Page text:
Orange County students made across-the-board gains on computer-based assessments aligned with California’s English and math instructional standards, according to results released Wednesday by the state Department of Education.
Approximately 3.2 million students throughout the state participated in the California Assessment of Student Performance and Progress, or CAASPP, in the spring, marking the second year the online tests were administered in grades three through eight and 11. In Orange County alone, the exams were taken by more than 250,000 students, and the latest batch of scores reveals they posted increases in each of the grade levels while outperforming their state and regional counterparts.
Student scores were once again grouped into four achievement levels — standard exceeded, standard met, standard nearly met and standard not met. According to state data, 57 percent of Orange County students met or exceeded the English language arts/literacy standard, up from 53 percent in 2015. In math, 48 percent of Orange County students met or exceeded the standard, up from 45 percent a year ago.
In California, 49 percent of students met or exceeded the English language arts/literacy standard in 2016, and 37 percent met or exceeded the standard in math. Both represented increases from 2015.
“For the first time, we have solid data to assess the progress our schools and districts are making in their drive to promote 21st-century learning skills including problem-solving, writing and critical thinking,” Orange County Superintendent of Schools Dr. Al Mijares said. “While these early numbers underscore the challenges of transitioning to new standards with brand new assessments, they also show that Orange County educators are leading the way in their implementation, and our trajectory is highly encouraging.”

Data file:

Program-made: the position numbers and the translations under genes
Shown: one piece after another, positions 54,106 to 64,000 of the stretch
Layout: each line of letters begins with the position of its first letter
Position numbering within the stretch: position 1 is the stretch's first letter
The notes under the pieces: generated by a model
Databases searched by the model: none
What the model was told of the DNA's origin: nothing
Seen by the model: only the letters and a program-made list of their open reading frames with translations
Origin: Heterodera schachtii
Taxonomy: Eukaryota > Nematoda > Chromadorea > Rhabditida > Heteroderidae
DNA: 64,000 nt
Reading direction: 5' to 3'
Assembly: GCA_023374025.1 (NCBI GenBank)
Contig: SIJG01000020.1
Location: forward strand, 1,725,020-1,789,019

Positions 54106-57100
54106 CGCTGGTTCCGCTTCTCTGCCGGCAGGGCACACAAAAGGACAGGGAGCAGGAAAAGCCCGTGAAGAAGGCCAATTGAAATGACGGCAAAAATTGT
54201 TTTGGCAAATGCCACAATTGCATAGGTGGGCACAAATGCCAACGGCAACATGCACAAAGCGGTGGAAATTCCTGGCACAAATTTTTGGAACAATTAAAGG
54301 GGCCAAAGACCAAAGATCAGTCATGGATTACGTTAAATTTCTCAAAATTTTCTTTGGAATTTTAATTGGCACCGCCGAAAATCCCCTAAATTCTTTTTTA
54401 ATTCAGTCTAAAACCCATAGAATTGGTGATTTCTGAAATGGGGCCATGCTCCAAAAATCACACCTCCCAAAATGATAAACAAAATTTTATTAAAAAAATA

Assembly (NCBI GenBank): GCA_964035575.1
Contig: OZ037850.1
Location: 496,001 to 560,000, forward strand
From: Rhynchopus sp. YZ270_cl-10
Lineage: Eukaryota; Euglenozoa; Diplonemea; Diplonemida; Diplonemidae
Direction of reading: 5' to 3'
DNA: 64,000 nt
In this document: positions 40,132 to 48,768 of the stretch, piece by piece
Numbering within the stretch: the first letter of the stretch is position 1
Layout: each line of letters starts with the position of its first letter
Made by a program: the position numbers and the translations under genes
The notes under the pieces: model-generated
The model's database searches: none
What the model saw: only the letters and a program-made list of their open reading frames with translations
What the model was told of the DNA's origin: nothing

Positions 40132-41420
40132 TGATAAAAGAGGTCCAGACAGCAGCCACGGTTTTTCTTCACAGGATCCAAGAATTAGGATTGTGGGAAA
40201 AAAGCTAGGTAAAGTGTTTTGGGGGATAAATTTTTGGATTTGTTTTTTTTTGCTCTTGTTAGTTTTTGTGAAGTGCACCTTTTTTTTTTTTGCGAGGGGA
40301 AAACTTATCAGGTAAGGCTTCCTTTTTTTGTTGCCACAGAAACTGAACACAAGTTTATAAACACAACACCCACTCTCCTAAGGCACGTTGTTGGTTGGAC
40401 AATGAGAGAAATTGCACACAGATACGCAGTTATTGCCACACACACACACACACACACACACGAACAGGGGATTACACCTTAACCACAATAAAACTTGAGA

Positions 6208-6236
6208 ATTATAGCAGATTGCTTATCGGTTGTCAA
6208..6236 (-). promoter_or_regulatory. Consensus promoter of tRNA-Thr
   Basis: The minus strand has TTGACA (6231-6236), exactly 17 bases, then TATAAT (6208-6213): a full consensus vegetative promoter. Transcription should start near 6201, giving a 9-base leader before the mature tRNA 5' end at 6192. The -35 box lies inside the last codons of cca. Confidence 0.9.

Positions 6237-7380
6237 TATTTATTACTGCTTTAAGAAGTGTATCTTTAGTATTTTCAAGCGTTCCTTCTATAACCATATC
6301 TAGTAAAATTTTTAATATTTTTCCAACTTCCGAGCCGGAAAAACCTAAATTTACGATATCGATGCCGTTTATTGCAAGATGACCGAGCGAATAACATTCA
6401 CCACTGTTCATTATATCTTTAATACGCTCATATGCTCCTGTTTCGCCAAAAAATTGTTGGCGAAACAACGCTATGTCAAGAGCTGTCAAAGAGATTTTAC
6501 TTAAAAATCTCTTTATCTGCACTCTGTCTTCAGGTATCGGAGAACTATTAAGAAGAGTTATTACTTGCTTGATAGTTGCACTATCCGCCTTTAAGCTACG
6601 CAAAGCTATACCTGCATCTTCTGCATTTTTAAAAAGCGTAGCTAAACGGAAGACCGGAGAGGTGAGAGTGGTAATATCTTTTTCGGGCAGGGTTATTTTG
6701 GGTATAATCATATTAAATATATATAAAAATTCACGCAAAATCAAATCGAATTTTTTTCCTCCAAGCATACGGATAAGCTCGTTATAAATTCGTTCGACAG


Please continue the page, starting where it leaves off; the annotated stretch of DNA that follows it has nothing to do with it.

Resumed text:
Indeed, Orange County’s percentage rates once again outpaced all neighboring counties, including Los Angeles, Riverside, San Bernardino and San Diego. Scores for the county’s English learners, reclassified fluent-English proficient students and students with disabilities also increased — and came in higher than state averages.
The CAASPP includes a number of different assessments, but the most widely administered are the Smarter Balanced Summative Assessments in math and English. These measure depth of understanding, writing, research and problem-solving skills, and they consist of two parts. The first is an adaptive computer-based exam that customizes follow-up questions based on student responses, showing which skills and content areas have been mastered. A second section presents performance tasks that challenge students to apply their knowledge and skills to real-world problems.
Along with showing the percentages of students who met or failed to meet benchmark standards, the CAASPP report broken down knowledge and skill mastery in specific areas — referred to as “claims” — in English and math. For example, 74 percent of Orange County students performed at, near or above the standard in reading, as did 77 percent in writing, 85 percent in listening and 83 percent in research/inquiry. (Each of these scores represented increases of 2 to 3 percentage points over the previous year’s totals.) In mathematics, Orange County students also exceeded statewide claims scores in the areas of problem-solving, concepts and procedures, and communicating reasoning.
Results from the California Alternative Assessments, the 2016 CAASPP science test and standards-based tests in Spanish are scheduled to be released in the fall. The state is also working on a new accountability system to replace the API.
In the meantime, the public can access all CAASPP results and additional information here. Individual student reports are expected to be sent to parents through the end of September.